playing. would that be okay? >> no. >> we call that unsafe touch. >> safe and unsafe touches is getting major support from private donors to expand. >> sexual abuse, one in every four young girls and one in six boys. we know there are many cases that never get reported. >> people realize that it is not something that a child can, quote, get over. >> cheryl: he is with the columbia foundation in san francisco. it's offering a large grant to expand the awareness classes. >> more children and materials in classroom can be gotten, to the sooner we will be down the road to eliminating this ill. >> columbia foundation and blue ribbon partners are challenging other foundations to join them? >> we want to support the professionals working in this area. >> patty is a long time volunteer for the prevention
center. she founded blue ribbon partners and shows her support as a business. they designed the heart blue ribbon symbol and created and paid for the new safety materials for children. >> we wanted to empower them to have the strength to protect themselves and to be safe. >> now, help so the way to give tools they need to be safe. >> what do you think they should say? >> no. we're going tell someone. >> cheryl: those are powerful words. and molly from the san francisco child abuse prevention center. and as a result of that story it's helped? >> yes. >> there were only two of you? >> right now only two trainers and public schools in san francisco, just the elementary schools and talk with kids k-5th
grade. >> do you children? >> we have children and many children who have never heard this before, no one ever stopped to talk to them about the safety rules about private body parts and that is key to prevention is talking to the kids before someone violates them. >> you have one little kid recently? >> just recently i was talking to a group of 7-year-olds. i was explaining the safety rule with private body parts, he looked at me and said, i didn't know that. i didn't know they supposed so someone had broken the safety rule. it was the first time she heard that safety rule. >> and that ratchets things up, you are trained and they did reporting and teachers in the classroom and that stuff.
that is the key but not only are they training the kids and teaching the kids we train. >> teachers and everybody. >> so as a result of that, you i know the center offers these training forces other people in the community, as well? >> yes. we're also embarking on new public awareness campaign from enough abuse campaign from massachusetts. >> cheryl: we've got a website but we wanted to shoe people. is it much different than what you are doing on in addition? >> it's a good supplement. its campaign that will reach out to everyone in the community that needs to protect children. we want together with our partners from the greater bay area to bring it as a national officer for everyone to learn how we can end sexual abuse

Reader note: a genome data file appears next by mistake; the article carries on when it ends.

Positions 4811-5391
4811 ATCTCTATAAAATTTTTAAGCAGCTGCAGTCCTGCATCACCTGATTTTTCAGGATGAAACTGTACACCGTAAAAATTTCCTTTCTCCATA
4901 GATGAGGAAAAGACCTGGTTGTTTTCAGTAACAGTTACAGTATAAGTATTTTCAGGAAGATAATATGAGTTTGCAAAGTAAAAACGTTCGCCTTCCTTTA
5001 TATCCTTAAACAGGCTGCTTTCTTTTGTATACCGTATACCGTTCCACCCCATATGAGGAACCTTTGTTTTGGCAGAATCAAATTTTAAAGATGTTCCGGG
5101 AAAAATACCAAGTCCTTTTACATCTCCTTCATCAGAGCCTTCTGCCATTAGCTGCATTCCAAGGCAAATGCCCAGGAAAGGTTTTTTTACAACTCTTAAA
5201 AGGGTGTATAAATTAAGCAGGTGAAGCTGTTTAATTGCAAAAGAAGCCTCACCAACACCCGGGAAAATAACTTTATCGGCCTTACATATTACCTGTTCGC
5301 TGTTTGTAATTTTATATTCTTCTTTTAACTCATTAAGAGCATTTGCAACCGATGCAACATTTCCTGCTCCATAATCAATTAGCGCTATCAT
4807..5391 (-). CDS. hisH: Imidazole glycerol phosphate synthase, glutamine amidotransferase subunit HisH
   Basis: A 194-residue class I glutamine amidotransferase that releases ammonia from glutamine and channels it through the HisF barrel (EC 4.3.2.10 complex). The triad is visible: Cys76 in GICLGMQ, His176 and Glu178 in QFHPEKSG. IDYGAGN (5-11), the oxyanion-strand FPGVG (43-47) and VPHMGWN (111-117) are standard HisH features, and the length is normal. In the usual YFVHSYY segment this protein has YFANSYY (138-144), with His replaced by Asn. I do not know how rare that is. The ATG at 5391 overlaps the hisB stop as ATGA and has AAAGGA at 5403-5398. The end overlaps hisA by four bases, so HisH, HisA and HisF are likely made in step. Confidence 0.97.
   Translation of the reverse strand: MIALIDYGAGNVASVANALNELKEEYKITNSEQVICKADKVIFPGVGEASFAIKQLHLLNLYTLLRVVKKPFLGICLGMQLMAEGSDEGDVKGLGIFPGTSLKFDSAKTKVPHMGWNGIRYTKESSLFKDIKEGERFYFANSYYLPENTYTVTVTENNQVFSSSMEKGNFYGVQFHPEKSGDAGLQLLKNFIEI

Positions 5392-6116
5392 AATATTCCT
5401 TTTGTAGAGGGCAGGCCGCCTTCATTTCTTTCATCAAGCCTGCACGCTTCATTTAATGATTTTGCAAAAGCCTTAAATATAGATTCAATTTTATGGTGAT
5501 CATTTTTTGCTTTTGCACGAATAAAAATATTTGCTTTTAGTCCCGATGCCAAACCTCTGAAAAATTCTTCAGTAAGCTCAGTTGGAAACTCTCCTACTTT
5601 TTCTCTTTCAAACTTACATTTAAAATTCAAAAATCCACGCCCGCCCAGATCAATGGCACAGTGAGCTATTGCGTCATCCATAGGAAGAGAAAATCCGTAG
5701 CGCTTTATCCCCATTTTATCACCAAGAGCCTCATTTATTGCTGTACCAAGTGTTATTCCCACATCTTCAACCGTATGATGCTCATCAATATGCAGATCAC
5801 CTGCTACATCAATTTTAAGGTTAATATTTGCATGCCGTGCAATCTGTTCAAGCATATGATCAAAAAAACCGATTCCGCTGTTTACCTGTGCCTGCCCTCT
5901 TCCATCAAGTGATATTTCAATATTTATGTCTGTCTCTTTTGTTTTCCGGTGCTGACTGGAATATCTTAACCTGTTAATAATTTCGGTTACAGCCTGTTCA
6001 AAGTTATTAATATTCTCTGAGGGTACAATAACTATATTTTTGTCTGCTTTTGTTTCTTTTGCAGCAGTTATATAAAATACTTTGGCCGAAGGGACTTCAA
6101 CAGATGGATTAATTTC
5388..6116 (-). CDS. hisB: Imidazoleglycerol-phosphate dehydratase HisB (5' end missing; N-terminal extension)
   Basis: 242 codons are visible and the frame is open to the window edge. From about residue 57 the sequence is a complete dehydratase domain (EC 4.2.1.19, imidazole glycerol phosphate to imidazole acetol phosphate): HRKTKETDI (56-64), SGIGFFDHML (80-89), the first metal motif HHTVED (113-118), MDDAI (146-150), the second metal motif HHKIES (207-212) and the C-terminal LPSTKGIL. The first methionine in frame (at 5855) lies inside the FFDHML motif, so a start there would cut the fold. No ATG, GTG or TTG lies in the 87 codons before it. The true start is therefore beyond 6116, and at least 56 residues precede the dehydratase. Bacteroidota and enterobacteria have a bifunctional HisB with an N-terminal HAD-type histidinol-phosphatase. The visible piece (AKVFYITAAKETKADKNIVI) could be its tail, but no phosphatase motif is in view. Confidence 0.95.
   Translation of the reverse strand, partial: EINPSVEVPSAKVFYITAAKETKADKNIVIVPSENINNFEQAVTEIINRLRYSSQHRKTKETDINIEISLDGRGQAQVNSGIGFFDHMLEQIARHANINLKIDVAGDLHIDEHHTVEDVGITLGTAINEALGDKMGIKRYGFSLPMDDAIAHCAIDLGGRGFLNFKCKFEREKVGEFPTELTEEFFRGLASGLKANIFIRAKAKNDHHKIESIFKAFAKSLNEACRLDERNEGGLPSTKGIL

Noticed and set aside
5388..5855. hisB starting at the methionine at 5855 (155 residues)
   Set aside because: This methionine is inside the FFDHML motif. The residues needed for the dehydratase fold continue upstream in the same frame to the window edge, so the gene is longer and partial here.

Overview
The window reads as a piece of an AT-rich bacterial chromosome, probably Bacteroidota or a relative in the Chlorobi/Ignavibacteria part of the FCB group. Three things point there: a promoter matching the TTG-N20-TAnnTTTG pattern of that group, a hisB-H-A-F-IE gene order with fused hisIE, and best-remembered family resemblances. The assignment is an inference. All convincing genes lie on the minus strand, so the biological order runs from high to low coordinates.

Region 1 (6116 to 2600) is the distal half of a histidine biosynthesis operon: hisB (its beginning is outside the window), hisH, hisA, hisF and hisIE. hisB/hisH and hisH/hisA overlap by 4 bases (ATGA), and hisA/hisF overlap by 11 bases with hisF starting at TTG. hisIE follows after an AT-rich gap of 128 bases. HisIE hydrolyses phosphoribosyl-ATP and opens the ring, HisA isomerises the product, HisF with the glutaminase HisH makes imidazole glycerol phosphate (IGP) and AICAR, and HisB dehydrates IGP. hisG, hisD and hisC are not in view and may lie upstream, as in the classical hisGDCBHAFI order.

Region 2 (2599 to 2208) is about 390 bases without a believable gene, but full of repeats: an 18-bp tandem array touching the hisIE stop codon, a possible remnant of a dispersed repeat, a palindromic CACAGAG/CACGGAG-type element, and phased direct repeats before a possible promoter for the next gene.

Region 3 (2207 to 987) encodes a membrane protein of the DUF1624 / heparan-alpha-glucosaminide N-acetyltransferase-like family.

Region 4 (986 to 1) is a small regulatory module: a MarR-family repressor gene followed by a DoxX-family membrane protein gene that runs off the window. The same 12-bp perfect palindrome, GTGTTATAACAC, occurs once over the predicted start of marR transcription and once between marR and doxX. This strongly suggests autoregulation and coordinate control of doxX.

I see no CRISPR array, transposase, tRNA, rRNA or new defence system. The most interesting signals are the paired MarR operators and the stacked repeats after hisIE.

here. >> if people go to the website, what will they find? >> they'll find lots of information on what numbers they can call in their community. if they suspect someone has been sexually abused what to look for. tips for parents and how to talk to their kids. >> cheryl: is this something you would encourage people in the san francisco bay area to get started on or it? >> i encourage them to look at the website and sign up just for the newsletter and there will be more to come. >> cheryl: so it's free? >> yes. >> cheryl: so it's an easy way, non-judgmental to get the information? >> sure. >> cheryl: what advice would you have for parents and children that might be caught up in this dilemma? >> started talking about it. i think the advice for children would be if anyone has broken a safety rule with them, it's not
their fault. people kids don't tell because they believe it is their fault. parents need to talk to their children, but in f anyone breaks a safety rule with them, especially sexually abuses them, they need to tell someone it's not their fault. it's eight becauser has broken the safety rule and not them. that is, i think, a really important for parents to understand. sexual predator, they gain trust from their child so they can abuse them. what would look like if a trusted adult broke a safety rule with you. >> cheryl: the important thing is to tell somebody. >> until somebody believes you and helps you. >> cheryl: thank you for all the work you do. we do have to take another short break. we'll hear from a valuable location helping children that have been exposed to sexual
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debby. she is the director and forensic interviewer. that is a big job. i know you have been doing it for a long time. tell people what happens at the interview center? >> the children's interview center in contra costa is our child advocacy center. we have a team of prosecutors, law enforcement, child protective services, medical folks and mental health that coordinate services and to help improve investigation. our two goals is to minimize additional trauma to kids and family after sex abuse allegation and maximize the investigation and prosecution. >> cheryl: we wanted folks at home to show what it looks like. it's a very comfortable place. >> during the interview we draw during the interview. our medical examiner may do a
medical examiner for evidence. >> cheryl: of course. >> that is the interview room. >> cheryl: you've made it very warm and friendly. >> being a child facility is one of the standards of the national children's alliance for accreditation. >> cheryl: so kids don't have to go through another interview? >> exactly. basically the investigators are all sitting in in room. they are looking through this mirror or on the tv and watching. they also can communicate with the interviewer through a radio. basically everyone is getting their interview done, all the people but from a child's perspective they are having one conversation. >> cheryl: they soe they don't get re-traumatized. >> so they are asking questions that the child can understand. >> cheryl: and not leading